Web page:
• Sharing the data: We may point to different addresses at different times. Implying that we know how to copy data from one address to the other.

So trying to categorize

  • boost::shared_ptr, boost::intrusive_ptr: Share the pointer, not the data.
  • QString, QPen, QSharedDataPointer: Share the data it contains.
  • std::unique_ptr, std::auto_ptr (and also QScopedPointer): Neither share the pointer, nor the data.
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Say we had this class

struct BigArray{
   int  operator[](size_t i)const{return m_data[i];}
   int& operator[](size_t i){return m_data[i];}
   int m_data[10000000];

And now say we had two instances:

BigArray a;
a[0]=1;//initializaation etc
BigArray b=a;

At this point we want this invariant


The default copy ctor ensures this invariant, however at the expense of deep copying the entire object. We may attempt a speedup like this

struct BigArray{
   BigArray():m_data(new int[10000000]){}
   int  operator[](size_t i)const{return (*m_data)[i];}
   int& operator[](size_t i){return (*m_data)[i];}
   shared_ptr<int> m_data;

This will also meet the invariant, without making the deep copy, so all is good so far. Now using this new implementation we did


Now we want this to work the same as the deep copy case assert(a[0]!=b[0]); But it fails. To solve this we need a slight change:

struct BigArray{
       BigArray():m_data(new int[10000000]){}
       int  operator[](size_t i)const{return (*m_data)[i];}
       int& operator[](size_t i){
            shared_ptr<int> _tmp(new int[10000000]);
          return (*m_data)[i];
       shared_ptr<int> m_data;

Now we have a class that is shallow copied when only const access is needed, and deep copied when non-const access is needed. This is the idea behind the "shared_data" pointer concept. const calls will not deep copy (they call it "detach"), while non-const will deep copy if it is shared. It also adds some semantics on top of operator== so that it is not just comparing the pointer but the data as well, so that this would work:

BigArray b=a;//shallow copy
b[0]=a[0]+1;//deep copy
b[0]=a[0];//put it back

This technique is call COW (Copy on Write) and has been around since the dawn of C++. It is also extremely brittle -- the above example seems to work because it is small and has few use cases. In practice it is rarely worth the trouble, and in fact C++0x has deprecated COW strings. So use with caution.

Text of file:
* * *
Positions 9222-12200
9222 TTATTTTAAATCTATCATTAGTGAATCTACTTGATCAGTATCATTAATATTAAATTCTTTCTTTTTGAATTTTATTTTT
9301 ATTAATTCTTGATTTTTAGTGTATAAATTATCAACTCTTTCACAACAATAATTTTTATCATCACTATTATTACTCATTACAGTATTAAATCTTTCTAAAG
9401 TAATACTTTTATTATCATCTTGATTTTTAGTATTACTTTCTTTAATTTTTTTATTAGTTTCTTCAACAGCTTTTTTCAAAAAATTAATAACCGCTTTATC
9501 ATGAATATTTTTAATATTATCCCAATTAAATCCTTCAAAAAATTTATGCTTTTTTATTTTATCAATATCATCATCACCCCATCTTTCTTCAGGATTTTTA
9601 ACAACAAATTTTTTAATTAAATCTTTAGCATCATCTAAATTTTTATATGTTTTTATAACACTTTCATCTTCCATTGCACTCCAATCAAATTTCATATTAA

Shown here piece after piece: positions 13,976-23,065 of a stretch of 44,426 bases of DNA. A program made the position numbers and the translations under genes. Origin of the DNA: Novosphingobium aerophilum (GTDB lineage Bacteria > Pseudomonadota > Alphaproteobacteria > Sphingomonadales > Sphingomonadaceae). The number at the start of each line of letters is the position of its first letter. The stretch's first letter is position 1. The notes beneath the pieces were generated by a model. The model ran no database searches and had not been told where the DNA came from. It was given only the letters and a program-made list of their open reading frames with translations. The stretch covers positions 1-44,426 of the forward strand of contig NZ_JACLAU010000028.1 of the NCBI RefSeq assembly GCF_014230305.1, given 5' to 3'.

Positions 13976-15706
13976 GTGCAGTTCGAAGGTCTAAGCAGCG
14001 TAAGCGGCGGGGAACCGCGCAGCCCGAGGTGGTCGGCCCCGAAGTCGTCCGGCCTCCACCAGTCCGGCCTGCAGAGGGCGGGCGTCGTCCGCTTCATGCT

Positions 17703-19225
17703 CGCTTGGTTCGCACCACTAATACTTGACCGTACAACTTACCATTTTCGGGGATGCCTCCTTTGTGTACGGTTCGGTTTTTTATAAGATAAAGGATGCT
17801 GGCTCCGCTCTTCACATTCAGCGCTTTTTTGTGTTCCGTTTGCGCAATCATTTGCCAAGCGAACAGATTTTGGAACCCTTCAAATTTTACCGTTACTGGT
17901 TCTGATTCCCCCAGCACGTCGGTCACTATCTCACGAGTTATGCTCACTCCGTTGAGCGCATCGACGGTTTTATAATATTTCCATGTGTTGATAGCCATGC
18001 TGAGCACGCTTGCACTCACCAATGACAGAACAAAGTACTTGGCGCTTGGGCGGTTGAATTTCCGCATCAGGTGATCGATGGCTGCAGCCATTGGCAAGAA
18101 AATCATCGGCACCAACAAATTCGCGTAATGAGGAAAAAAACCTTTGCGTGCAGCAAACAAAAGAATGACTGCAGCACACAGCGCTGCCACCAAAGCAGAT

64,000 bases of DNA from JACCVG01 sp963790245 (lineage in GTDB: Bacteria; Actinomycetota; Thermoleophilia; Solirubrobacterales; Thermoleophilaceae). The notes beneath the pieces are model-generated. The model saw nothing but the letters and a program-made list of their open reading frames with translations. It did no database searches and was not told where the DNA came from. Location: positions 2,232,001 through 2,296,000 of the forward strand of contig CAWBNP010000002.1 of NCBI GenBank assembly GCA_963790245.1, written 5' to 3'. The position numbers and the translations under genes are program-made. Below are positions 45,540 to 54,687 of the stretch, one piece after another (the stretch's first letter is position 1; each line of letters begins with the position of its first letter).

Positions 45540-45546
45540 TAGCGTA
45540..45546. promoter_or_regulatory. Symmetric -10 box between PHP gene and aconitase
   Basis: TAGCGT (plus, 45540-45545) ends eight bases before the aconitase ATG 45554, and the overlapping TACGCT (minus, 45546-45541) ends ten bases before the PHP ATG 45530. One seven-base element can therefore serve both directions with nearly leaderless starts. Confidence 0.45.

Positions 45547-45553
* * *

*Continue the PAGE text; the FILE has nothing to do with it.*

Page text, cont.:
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So you're implying that what he means by sharing the data is COW, and by sharing the pointer is the simple shared_ptr / reference counted pointer idioms? – Eli Bendersky Apr 17 '10 at 14:37
yes. And if you read the QT docs is says as much. grep "copy on write" – Lance Diduck Apr 18 '10 at 2:08

In the first case, you add a level of indirection to the pointer, such that the object that is represented by the smart pointer wraps the original pointer. There is only one pointer to the object and it's the wrapper's job to keep track of the references to the original pointer. A very simplistic bit of code might look like this:

template<typename T>
struct smart_ptr {
    T    *ptr_to_object;
    int  *ptr_to_ref_count;

When you copy the struct, your copy/assign code will have to make sure that the reference count is incremented (or decremented if the object gets destroyed) but the pointer to the actual wrapped object will never change and can just be shallow copied. As the struct is pretty small, it's easy and cheap to copy and "all" you have to do is to manipulate the reference count.

In the second case, it reads to me more like an object repository. The 'implicitly shared' part suggests that you might ask the framework for a FooWidget by doing something like BarFoo.getFooWidget() and even though it looks like the pointer - smart or not - that you get back is a pointer to a new object, you're actually being handed a pointer to an existing object that's held in some sort of object cache. In that sense it might be more akin to a Singleton-like object that you get by invoking a factory method.

At least that's what the distinction sounds like to me, but I might be so far off the mark that I'd need Google Maps to find my way back.